Ironically, both the conservative false confidence in consensus and the liberal false confidence in uniqueness have a similar downside: smugness. Evidence for this is about as hard to find as straw in a haystack. Liberals often talk as if only the backward masses disagree with them and conservatives often assume that only overeducated weirdos and radicals could object to their agenda. Hence Barack Obama's infamous explanation for why rural Pennsylvanians didn't support him: They were too busy "clinging" to their God and guns. Tellingly, conservatives took that line as a badge of honor.

Michael Barone reports on some good news from Mexico.

Moderation and compromise aren't the same thing. Peter Wehner has a useful reminder.

Richard Cohen ponders how 2013 was a very bad year for Hillary Clinton.
Hillary Clinton, meanwhile, is the quintessential Washington insider, a former secretary of state whose portfolio is devoid of a soaring triumph and whose name is attached not to some diplomatic doctrine but to a failed health-insurance plan. She might make a wonderful president, but she’s following a man who, by virtue of his failures, has made that harder. As in 2008, Barack Obama could wind up defeating her.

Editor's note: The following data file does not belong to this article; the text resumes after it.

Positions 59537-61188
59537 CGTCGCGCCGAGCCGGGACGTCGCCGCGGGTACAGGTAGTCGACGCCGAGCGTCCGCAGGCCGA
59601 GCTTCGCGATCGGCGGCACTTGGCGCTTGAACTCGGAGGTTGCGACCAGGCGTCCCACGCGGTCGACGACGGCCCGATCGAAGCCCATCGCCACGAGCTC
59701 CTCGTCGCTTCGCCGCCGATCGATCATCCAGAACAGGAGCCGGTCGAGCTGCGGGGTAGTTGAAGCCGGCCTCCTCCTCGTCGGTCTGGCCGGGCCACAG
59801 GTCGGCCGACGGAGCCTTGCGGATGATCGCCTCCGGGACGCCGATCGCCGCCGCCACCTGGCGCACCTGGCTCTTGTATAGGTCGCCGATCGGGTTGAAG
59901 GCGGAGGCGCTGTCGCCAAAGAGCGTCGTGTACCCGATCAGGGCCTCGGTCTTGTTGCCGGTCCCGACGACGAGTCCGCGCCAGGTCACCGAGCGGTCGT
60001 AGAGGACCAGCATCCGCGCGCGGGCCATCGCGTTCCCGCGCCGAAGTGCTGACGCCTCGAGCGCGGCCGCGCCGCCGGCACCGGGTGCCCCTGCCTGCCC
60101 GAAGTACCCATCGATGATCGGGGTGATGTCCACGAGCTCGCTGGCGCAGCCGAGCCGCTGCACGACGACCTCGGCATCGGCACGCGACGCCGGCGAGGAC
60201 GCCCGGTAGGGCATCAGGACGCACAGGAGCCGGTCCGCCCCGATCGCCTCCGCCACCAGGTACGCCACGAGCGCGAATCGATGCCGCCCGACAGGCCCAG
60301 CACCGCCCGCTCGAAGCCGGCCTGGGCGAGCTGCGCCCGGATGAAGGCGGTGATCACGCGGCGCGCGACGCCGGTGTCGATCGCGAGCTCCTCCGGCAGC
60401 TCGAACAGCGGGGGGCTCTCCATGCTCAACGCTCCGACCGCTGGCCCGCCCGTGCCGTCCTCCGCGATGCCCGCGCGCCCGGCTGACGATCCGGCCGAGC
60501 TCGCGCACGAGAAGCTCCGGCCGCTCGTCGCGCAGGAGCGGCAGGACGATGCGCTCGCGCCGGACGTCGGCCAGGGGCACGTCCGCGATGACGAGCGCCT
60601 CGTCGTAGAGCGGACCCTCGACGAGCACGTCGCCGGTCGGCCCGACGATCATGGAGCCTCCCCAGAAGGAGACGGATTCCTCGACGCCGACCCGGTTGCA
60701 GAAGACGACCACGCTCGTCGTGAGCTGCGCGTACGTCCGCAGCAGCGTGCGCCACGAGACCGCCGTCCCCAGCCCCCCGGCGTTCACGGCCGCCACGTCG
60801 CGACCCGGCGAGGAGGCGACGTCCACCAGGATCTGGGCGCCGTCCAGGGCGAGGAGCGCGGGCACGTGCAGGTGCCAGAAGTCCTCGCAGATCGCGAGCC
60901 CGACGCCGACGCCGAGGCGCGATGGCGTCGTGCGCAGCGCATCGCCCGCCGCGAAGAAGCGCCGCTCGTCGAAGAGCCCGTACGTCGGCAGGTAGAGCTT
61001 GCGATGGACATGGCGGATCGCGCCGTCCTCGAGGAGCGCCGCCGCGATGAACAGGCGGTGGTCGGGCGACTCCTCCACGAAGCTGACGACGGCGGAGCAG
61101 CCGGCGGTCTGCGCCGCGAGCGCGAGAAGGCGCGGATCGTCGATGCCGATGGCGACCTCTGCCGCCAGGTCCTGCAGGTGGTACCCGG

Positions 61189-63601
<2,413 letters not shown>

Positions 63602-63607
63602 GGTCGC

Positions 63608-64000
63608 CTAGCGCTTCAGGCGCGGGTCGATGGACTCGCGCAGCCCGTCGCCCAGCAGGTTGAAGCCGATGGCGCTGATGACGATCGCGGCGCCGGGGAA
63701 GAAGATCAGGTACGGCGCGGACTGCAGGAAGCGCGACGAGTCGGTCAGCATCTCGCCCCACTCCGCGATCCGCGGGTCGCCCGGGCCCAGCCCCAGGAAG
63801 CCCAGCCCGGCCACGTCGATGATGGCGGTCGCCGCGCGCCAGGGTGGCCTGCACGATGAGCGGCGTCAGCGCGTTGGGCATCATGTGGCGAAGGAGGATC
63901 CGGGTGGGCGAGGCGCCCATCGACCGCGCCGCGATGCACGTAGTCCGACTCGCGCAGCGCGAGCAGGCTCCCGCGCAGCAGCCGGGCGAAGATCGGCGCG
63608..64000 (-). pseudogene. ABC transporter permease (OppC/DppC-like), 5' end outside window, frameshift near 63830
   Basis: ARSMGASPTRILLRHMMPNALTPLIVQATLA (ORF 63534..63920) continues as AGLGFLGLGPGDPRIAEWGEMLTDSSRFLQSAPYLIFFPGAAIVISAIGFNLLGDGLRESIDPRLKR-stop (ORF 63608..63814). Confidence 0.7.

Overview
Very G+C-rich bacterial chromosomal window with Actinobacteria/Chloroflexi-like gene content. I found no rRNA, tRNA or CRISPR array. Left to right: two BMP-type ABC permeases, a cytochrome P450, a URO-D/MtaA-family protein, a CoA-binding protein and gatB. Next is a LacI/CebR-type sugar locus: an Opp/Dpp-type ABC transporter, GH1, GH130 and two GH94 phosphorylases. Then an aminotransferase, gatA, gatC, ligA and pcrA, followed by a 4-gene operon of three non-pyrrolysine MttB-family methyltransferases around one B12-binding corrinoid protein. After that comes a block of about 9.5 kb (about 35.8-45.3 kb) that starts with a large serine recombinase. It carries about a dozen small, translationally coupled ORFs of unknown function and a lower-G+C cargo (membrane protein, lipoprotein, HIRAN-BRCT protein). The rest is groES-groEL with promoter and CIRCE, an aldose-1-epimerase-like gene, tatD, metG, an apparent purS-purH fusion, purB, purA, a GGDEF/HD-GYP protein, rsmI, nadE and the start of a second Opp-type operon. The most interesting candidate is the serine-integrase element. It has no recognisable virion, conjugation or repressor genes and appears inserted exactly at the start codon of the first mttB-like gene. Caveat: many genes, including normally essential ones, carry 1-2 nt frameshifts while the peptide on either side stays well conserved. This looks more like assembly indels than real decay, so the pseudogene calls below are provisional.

Meanwhile, the National Journal argues that John Boehner had the "best year in Washington."

Obamacare, in its usual mode of damaging everything that it comes in contact with, includes a new tax on small businesses that is set to go into effect on January 1. And, of course, it will damage everyone.
The White House tells business that the tab will be picked up by deep-pocketed insurers, which is good for a laugh. The Congressional Budget Office reports the tax will be "largely passed through to consumers in the form of higher premiums" and "would ultimately raise insurance premiums by a corresponding amount." The Joint Tax Committee and private economists, such as former CBO director Doug Holtz-Eakin, say the tax will boost insurance costs about 2% to 2.5%. The consultant Oliver Wyman estimates the take will rise to as much as $500 per covered worker by decade's end.

Wasn't the Affordable Care Act supposed to be about expanding coverage in part by lowering premiums, not slapping on more overhead? By this liberal logic taxing cigarettes should create more smokers.

Apparently, Michael Bloomberg paid out $650 million of his own money to cover his perks and maintain himself on the job while he was mayor.

The Hill lists five stories to look for in 2014 as Obamacare becomes further entrenched into our lives.